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Ship-to-Shore Connector

From Wikipedia, the free encyclopedia

Ship-to-Shore Connector
Dessin d'un Ship-to-Shore Connector.jpg
Ship-to-Shore Connector concept image
TypeAir-cushioned landing craft
Place of originUnited States
Service history
In serviceIn development
Production history
Unit costUS$47.5m (FY15)[1]
US$55.5m[1] (inc R&D) (FY15)
No. built73 planned,[1] 9 under contract.[2]
Specifications

Payload capacity74 tons[3] or
145 Marines[4] or
108 casualty personnel[4]
Maximum speed Over 35 knots[5]

The Ship-to-Shore Connector (SSC), also known as the LCAC 100 class,[6] is a system proposed by the United States Navy as a replacement for the Landing Craft Air Cushion (LCAC).[7] It will offer an increased capacity to cope with the growing weight of equipment used by the United States Army and Marine Corps.[5] As of 2015, the program is forecast to cost a total of US$4.054B for 73 hovercraft.[1]

History

Several proposals have been made to replace the LCAC. In 2003, the Navy Transformation Roadmap set out plans to start R&D on a "Heavy Lift LCAC" project in 2005, but this was superseded by the LCAC(X) "LCAC Replacement Tactical Assault Connector".[8] In August 2010, the US Navy issued a Request For Proposals for a contract to design and build 72 SSCs.[9] The contract would be worth up to US$4 billion.[10] A contract for detailed design work and construction of the first test and training craft, was expected to be awarded in 2011.[7]

Proposals

On July 6, 2012, the US Navy awarded Textron, Inc of New Orleans, LA a $212.7M fixed-priced incentive-fee contract for the detail design and construction of a Ship-to-Shore Connector test and training craft. The contract also includes the option for the production of eight additional craft; this option would increase total value of the contract to $570.4M.[13] Textron began fabrication of the first nine SSCs in mid-November 2014. These will be delivered in 2017 and achieve initial operating capability (IOC) in 2020.[4] Textron can produce as many as 12 SSCs per year.[14]

Design

Although the design will be broadly similar to the LCAC, there will be several significant differences:

  • Two-person fly-by-wire cockpit[9] with joystick controls[2]
  • More powerful, more efficient engines
  • Extensive use of composites and aluminum alloys[5] for corrosion resistance[2]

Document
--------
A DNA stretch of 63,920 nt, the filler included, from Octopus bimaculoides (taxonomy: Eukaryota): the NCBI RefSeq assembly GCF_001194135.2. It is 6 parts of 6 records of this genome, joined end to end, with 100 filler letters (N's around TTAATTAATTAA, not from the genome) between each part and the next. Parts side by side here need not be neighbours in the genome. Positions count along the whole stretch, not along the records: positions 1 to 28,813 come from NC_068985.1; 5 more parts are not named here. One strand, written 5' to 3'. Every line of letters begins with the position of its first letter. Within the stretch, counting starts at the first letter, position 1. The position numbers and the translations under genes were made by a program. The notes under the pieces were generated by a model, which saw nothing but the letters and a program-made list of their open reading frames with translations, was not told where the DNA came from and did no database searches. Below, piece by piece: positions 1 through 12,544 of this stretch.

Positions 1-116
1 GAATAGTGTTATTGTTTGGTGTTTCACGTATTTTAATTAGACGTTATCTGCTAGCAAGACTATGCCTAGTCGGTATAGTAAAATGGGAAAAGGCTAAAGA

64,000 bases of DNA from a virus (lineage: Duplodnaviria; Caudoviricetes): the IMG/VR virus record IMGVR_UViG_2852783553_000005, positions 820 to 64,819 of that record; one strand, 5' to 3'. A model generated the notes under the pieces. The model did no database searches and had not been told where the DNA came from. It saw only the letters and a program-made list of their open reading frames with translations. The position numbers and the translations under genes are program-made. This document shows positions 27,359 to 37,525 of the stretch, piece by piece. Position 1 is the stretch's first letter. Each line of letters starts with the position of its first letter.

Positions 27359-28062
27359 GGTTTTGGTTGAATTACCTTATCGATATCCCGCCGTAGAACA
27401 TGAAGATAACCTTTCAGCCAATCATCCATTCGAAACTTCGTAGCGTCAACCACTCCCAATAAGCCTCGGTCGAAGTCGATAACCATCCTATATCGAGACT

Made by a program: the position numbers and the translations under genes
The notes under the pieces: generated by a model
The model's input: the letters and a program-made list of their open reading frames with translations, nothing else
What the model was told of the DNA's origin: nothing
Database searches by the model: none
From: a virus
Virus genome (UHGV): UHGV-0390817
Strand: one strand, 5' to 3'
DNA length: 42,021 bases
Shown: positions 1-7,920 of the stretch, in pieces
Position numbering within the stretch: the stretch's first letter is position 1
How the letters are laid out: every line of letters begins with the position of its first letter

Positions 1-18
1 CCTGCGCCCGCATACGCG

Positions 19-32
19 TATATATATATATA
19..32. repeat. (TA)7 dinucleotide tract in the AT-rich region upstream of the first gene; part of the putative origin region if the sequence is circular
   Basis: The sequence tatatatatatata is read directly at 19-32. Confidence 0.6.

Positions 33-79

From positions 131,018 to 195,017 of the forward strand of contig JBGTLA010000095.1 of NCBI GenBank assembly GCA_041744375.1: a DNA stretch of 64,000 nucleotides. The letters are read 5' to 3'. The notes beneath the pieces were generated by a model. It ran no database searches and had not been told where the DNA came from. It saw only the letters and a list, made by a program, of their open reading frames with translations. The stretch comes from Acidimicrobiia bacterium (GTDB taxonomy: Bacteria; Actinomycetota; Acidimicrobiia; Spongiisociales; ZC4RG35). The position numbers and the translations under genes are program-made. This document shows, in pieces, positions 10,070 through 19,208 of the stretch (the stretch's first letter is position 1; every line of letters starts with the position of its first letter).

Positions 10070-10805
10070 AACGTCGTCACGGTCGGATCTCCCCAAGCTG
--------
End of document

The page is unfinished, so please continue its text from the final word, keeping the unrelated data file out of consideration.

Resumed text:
• Advanced skirt instead of a deep skirt for less drag and reduced craft weight[4]

The four Rolls-Royce MT7 gas turbines that will be used to power each Ship-to-Shore Connector are derivatives modelled after the design of the Rolls-Royce T406 used in the Bell Boeing V-22 Osprey.[15] The cores of the two engines types are identical, which should provide some relief in spare parts storage to those ships that will operate both the (tiltrotor) aircraft and the hovercraft.[16] Top speed will be 50 kn (58 mph; 93 km/h). A simpler and more efficient drivetrain using one gearbox is on each side for less parts and maintenance and higher reliability.[2]

The SSC has a designed lifetime of 30 years.[17]

The 10th SSC to be delivered will have the capability to launch vehicles into the water rather than need to go all the way to the beach, after which that ability will be retrofitted to the previous nine vessels.[18]

See also

References

  1. ^ a b c d "GAO-15-342SP DEFENSE ACQUISITIONS Assessments of Selected Weapon Programs" (PDF). US Government Accountability Office. March 2015. p. 121. Retrieved 16 July 2015.
  2. ^ a b c d Osborn, Kris (January 20, 2014). "Navy Buys New Landing Craft Air Cushion for Amphibs". Military Advantage. Monster. Retrieved January 20, 2014.
  3. ^ "Navy To Seek Bids in June for LCAC Replacement". 2010-05-07. Retrieved 2010-09-15.
  4. ^ a b c d Textron Starts Work on New Navy Hovercraft - News.USNI.org, 18 November 2014
  5. ^ a b c "SSC Requirements" (PDF). 2010-05-04. Archived from the original (PDF) on 2011-07-22. Retrieved 2010-09-15.
  6. ^ Landing Craft Air Cushion
  7. ^ a b "Textron Marine & Land Systems, L-3 Communications add Alcoa Defense to SSC Team - MarketWatch". Retrieved 2010-09-15.
  8. ^ "Heavy Lift Landing Craft Air Cushioned (HLCAC)". Retrieved 2010-09-15.
  9. ^ a b "Seabasing Counters Area Denial". Retrieved 2010-09-15.
  10. ^ a b "Alcoa Joins Forces with Textron - Zacks.com". 2010-09-14. Retrieved 2010-09-15.
  11. ^ "Marinette Marine to build ship-to-shore connector". 2010-09-15. Retrieved 2010-09-15.
  12. ^ "Rugged Hovercraft Seeks Aggressive Engine: The GE38 Gas Turbine Engine".
  13. ^ U.S. Navy Announces Textron was rewarded in July 2012.
  14. ^ Textron: Ship-to-Shore Connector Will Be Simpler To Operate, More Maintainable Than Current LCACs - News.USNI.org, 21 January 2016
  15. ^ Benbow, Dana Hunsinger. "Rolls-Royce to produce engines for Navy's new hovercraft fleet." Indianapolis Star, 22 October 2012.
  16. ^ Thisdell, Dan. "Rolls-Royce Osprey engines to go directly to hovercraft application." Flight International, 23 October 2012.
  17. ^ "Defense Dept. Contracts for Dec. 19, 2012."
  18. ^ Future Marine Corps Missions Depend on New Ship-To-Shore Connectors - Nationaldefensemagazine.org, 16 July 2014

External links

This page was last edited on 7 June 2020, at 12:27
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